Mr. Sabin smiled gently.
“You were referring without doubt—” he began.
“To the Countess,” Brott admitted. “Yes, it is true. But after all,” he added cheerfully, “I believe that our disagreements are mainly upon the surface. The Countess is a woman of wide culture and understanding. Her mind, too, is plastic. She has few prejudices.”
Mr. Sabin glanced at the clock for the third time, and rose to his feet. He was quite sure now that the note was from her. He leaned on his stick and took his leave quietly. All the time he was studying his host, wondering at his air of only partially suppressed excitement.
“I must thank you very much, Mr. Brott,” he said, “for your entertainment. I trust that you will give me an opportunity shortly of reciprocating your hospitality.”
The two men parted finally in the hall. Mr. Sabin stepped into his hired carriage.
“Dorset House!” he directed.
“This little difference of opinion,” the Prince remarked, looking thoughtfully through the emerald green of his liqueur, “interests me. Our friend Dolinski here thinks that he will not come because he will be afraid. De Brouillac, on the contrary, says that he will not come because he is too sagacious. Felix here, who knows him best, says that he will not come because he prefers ever to play the game from outside the circle, a looker-on to all appearance, yet sometimes wielding an unseen force. It is a strong position that.”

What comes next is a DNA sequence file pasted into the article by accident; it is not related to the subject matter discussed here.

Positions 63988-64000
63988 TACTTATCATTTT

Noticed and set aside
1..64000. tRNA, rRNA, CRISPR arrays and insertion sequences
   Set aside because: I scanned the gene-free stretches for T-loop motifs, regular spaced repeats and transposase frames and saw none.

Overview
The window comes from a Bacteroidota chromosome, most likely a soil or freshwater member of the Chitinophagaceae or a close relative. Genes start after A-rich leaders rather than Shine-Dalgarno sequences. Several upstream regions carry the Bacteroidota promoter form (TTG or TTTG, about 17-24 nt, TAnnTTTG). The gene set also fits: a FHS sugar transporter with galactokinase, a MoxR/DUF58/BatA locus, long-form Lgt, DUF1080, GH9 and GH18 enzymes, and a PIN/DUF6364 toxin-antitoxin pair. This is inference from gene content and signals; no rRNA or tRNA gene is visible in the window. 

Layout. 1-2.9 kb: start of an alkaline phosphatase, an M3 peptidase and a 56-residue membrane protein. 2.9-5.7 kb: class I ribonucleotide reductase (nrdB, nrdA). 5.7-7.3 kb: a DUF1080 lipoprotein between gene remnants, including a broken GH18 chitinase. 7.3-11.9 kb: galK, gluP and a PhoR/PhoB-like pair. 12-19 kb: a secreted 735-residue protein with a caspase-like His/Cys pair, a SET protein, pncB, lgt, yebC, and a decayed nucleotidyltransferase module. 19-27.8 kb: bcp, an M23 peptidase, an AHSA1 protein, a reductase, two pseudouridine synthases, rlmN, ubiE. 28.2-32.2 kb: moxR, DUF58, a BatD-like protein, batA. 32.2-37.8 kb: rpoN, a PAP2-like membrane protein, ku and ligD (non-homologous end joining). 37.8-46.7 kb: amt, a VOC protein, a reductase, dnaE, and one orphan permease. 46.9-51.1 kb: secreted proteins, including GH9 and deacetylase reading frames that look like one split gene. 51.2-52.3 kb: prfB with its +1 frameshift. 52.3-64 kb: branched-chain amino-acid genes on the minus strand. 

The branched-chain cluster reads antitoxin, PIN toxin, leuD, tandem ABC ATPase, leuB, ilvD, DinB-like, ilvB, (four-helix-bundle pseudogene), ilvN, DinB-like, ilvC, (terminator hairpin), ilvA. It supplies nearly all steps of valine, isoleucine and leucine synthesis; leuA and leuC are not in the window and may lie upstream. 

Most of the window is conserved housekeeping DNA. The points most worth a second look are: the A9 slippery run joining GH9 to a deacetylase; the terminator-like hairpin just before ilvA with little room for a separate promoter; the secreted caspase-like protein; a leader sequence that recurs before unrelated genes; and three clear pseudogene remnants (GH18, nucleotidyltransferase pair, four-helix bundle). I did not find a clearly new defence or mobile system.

Lucille raised her head and regarded the last speaker steadily.
“And I, Prince!” she exclaimed, “I say that he will come because he is a man, and because he does not know fear.”
The Prince of Saxe Leinitzer bowed low towards the speaker.
“Dear Lucille,” he said, so respectfully that the faint irony of his tone was lost to most of those present, “I, too, am of your opinion. The man who has a right, real or fancied, to claim you must indeed be a coward if he suffered dangers of any sort to stand in the way. After all, dangers from us! Is it not a little absurd?”
Lucille looked away from the Prince with a little shudder. He laughed softly, and drank his liqueur. Afterwards he leaned back for a moment in his chair and glanced thoughtfully around at the assembled company as though anxious to impress upon his memory all who were present. It was a little group, every member of which bore a well-known name. Their host, the Duke of Dorset, in whose splendid library they were assembled, was, if not the premier duke of the United Kingdom, at least one of those whose many hereditary offices and ancient family entitled him to a foremost place in the aristocracy of the world. Raoul de Brouillac, Count of Orleans, bore a name which was scarcely absent from a single page of the martial history of France. The Prince of Saxe Leinitzer kept up still a semblance of royalty in the State which his ancestors had ruled with despotic power. Lady Muriel Carey was a younger daughter of a ducal house, which had more than once intermarried with Royalty. The others, too, had their claims to be considered amongst the greatest families of Europe.